"It's human nature to stretch, to go, to see, to understand. Exploration is not a choice, really; it's an imperative."
- Michael Collins, flew on Gemini 10 and Apollo 11.
In 1961, Soviet cosmonaut Yuri Gagarin became the first human to visit space. In 1969, astronaut Neil Armstrong became the first man to walk on the moon. What did it take for the human race to accomplish these things? What kind of scientific discoveries had to be made to send people into that great unknown and then bring them safely home again? In this section, you can begin to learn about these past missions, and what had to happen to bring them about.
Of course, space exploration didn't stop there. In the years since the space race, we've continued to learn more and more about space. Whether we were sending astronauts to do experiments aboard the International Space Station, or sending rovers to explore Mars, there is always something going on with the space program. Present and future space missions are perhaps even more important than the past ones, and through these articles and activities, you can learn about them too.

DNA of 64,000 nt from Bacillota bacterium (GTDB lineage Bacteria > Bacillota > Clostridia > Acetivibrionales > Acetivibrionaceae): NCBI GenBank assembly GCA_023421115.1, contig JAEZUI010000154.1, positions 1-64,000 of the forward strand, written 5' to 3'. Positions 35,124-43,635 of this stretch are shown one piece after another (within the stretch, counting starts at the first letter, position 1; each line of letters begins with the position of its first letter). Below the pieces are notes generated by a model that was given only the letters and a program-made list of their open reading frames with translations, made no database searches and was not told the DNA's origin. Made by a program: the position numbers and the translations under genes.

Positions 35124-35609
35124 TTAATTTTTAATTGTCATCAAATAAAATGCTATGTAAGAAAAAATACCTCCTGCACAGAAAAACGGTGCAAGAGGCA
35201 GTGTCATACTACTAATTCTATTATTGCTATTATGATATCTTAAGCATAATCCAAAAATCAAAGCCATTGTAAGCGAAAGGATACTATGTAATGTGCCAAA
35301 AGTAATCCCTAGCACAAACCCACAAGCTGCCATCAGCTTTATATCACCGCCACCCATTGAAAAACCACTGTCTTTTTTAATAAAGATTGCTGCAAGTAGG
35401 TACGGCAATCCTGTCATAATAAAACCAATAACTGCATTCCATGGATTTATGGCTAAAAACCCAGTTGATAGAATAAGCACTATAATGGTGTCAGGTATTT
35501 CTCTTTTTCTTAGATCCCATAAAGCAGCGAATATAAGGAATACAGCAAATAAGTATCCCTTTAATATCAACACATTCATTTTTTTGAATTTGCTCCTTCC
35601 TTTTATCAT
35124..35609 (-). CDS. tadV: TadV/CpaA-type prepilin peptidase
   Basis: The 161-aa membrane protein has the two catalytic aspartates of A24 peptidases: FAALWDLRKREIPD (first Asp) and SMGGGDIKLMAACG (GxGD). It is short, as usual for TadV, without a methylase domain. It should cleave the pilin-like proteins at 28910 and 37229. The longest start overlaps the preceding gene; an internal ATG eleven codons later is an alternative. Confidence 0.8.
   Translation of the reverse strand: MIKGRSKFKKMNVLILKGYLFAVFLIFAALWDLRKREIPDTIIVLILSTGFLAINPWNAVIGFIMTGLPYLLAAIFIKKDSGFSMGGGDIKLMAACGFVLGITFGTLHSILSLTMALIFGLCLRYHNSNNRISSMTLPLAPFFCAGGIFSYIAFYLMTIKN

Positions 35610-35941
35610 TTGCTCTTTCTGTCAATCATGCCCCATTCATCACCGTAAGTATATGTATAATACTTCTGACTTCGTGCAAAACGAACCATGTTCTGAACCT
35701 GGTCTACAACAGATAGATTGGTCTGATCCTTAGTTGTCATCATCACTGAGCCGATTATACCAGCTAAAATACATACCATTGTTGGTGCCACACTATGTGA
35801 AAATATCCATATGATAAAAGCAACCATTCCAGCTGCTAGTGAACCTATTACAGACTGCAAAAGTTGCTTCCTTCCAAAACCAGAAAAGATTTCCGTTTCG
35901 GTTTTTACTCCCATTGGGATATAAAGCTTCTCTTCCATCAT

Whatever setbacks we may face, space is the new frontier. In order to continue to further the human race, we need to continue to go further than we've ever gone before. Space exploration is the best way for us to dream about tomorrow.